Have I told you what a great cook I am? I haven't?
My culinary adventures are awesome. I blame my kitchen skills on my father who ran a cafe and who used to use me as an unpaid sous chef and general bottle washer. Anyway, I suppose peeling spuds, cutting up acres of chips and mixing up industrial amounts of pudding ingredients must have taught me something. It does explain the meal from hell I served some new found friends many years ago. To wit: fish fingers in drippy tomato sauce, cans of Guinness followed by Angel Delight.
Subsequent attempts at culinary innovation remained restricted during the years of my first marriage. Although I did a mean roast chicken in a chicken brick and cheese fondue - well it was the early 80's. As I recall much of our eating was bought in - curries, more curries and the odd Chinese. Homerton High Street's take-aways blossomed, as did the local wine bars which were springing up during Thatcher's early years of austerity.
I remember that one of our wedding presents was the full set of Elizabeth David cookery books. Great reads, except I didn't use them as intended. As I recall they helped keep the record playing deck level - vitally important when trying to divert your guests' attention from the disaster in front of them by playing "Total Eclipse of the Heart" at full volume.
When I returned to single living, I started to learn to cook. I still remember my cod in red wine. It looked extremely dodgy but luckily tasted much better than it looked. My spicy mussels was a great success accompanied as it was by my home made bread. Happy days!
Now in the Coidan household I am the chef d'honneur; constantly raising the culinary bar and setting the kitchen alight (on occasions literally) with pyrotechnics of brilliance. Many remember my Christmas feast of four years ago; which made the feeding of the five thousand seem like a ready meal for two from Marks and Spencer. It was prepared to military precision: it had to be what with a huge turkey, roast potatoes, parsnips, carrots, brocolli, brussels,bread and cranberry sauces, Yorkshire and Christmas pudding. Somehow I got hold of a copy of Microsoft's Project Management software and the huge exercise was executed with the help of multi-coloured flow charts.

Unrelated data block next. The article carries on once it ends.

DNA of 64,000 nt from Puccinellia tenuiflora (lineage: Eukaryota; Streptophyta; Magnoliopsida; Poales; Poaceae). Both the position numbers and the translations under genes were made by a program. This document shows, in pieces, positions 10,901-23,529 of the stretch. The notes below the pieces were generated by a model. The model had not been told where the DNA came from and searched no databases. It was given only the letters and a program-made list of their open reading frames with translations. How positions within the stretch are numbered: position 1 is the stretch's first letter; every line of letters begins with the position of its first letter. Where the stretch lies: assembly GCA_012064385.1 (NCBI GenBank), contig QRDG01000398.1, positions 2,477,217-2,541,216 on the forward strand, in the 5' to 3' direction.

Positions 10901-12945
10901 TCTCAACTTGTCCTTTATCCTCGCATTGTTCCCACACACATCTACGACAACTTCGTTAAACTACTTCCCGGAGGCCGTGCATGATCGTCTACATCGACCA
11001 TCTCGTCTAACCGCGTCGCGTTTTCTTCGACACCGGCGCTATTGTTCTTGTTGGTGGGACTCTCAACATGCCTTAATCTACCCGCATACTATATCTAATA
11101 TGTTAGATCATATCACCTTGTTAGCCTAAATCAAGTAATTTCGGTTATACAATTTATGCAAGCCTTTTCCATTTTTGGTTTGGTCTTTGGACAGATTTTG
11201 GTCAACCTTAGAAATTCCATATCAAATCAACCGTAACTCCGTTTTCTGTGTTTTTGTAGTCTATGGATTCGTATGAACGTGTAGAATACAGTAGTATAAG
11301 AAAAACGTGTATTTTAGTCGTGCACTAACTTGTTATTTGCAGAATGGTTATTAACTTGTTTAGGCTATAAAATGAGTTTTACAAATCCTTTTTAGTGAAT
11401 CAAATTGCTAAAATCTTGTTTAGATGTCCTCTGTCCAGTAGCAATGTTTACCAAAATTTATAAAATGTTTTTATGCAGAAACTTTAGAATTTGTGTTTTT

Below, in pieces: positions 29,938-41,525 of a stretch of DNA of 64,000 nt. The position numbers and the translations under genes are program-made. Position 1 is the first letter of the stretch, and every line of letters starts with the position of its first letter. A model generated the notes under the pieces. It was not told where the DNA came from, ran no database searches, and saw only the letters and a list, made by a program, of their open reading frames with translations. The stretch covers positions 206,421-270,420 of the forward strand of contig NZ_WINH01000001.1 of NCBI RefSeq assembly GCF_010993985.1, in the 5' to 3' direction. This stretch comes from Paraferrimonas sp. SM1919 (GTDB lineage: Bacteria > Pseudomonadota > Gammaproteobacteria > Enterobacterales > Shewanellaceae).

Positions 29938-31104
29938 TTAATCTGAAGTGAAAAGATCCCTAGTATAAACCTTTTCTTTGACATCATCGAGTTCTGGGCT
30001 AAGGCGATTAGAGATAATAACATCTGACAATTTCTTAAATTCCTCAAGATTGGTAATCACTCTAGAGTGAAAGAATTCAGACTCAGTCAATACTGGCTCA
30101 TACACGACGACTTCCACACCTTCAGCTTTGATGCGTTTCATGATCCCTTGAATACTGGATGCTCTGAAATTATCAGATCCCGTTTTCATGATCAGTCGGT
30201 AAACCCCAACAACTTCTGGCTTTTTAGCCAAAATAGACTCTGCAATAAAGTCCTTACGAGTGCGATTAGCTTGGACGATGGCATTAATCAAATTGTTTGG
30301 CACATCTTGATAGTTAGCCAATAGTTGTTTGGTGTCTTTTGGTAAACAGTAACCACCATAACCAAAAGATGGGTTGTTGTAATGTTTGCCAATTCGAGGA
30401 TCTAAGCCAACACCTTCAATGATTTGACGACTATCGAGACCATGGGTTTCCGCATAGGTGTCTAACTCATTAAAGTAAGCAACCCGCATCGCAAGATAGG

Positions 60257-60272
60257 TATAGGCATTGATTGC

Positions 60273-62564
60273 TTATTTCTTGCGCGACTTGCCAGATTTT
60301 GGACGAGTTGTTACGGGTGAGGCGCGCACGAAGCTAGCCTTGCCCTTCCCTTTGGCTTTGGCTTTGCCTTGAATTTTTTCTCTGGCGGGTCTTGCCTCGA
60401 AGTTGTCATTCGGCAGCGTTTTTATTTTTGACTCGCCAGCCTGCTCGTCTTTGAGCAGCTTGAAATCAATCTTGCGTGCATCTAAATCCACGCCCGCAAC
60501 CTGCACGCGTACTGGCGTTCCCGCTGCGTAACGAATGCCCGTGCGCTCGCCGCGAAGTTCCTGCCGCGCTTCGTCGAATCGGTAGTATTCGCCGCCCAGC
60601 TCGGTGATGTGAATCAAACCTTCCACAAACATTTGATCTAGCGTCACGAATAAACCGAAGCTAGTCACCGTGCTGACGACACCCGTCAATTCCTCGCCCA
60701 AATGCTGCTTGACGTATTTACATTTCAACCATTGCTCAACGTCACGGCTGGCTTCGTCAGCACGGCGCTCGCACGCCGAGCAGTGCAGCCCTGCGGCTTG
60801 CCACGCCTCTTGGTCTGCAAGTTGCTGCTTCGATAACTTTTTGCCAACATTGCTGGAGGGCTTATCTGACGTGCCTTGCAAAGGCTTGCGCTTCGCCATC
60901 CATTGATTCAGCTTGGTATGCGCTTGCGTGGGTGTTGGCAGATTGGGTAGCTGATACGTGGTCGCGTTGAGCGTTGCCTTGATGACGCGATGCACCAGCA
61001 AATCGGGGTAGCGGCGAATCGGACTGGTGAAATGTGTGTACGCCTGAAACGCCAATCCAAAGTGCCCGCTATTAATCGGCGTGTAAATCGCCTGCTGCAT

Last Christmas, Chris and Gregg, our friends and neighbours, were in Mexico at the start of their world wide trip. It's worth visiting their blog if it's still live at Chris And Gregg Go Round-The-World. So this year they needed something special to compensate for being stuck in old, soggy, damp Blighty. I agreed to cook the main course and Gregg, who is a fine cook and baker, produced the Christmas pudding and mince pies.
The centre piece was to be Layered squash, barley and spinach pie. Preparation time was given as 40 mins and it would take 2hrs 40 mins to cook and what was great I could prepare it all the day before. Lucky I did. I suspect you could prepare it in the published time if you had a professional kitchen and an army of helpers. It took me 3 hours. With three separate fillings to prepare along with the hot water pastry, by the time I'd finished I'd used almost every pot and utensil in the kitchen. However, sitting in its bread tin, with pastry sheep, Christmas trees and stars on to it looked stonking. It also weighed a ton. So into the fridge it went ready for the Christmas cook off.
On Christmas morn, while shepherds washed their socks and the pie cooked very slowly, I prepared the rest of the meal. Potatoes dauphinoise; brussels with juniper berries and parsnips and carrots roasted in honey, grain mustard and virgin olive oil. The starter, a spicy sweet potato soup which I prepared a while back, was to be accompanied by freshly made and baked granary rolls.
It all went off very well I must say. Except the main course - especially the pie - was so filling that we didn't have room for the Christmas pud or mince pies. The six bottles of wine, with the port and calvados rounded off the day. We had sat at the table for 6 hours!!
New Year's Day saw the return match at Chis and Gregg's where we were treated to a marinated tofu starter, an onion and chestnut short pastry pie; roast potatoes and mixed green vegetables. The Christmas pud, uneaten the week before, was dispatched with lashings of cream and brandy sauce..and, of course, accompanied by much wine.
We've a lot to thankful for; even if we're all tightening our belts. Not 'alf!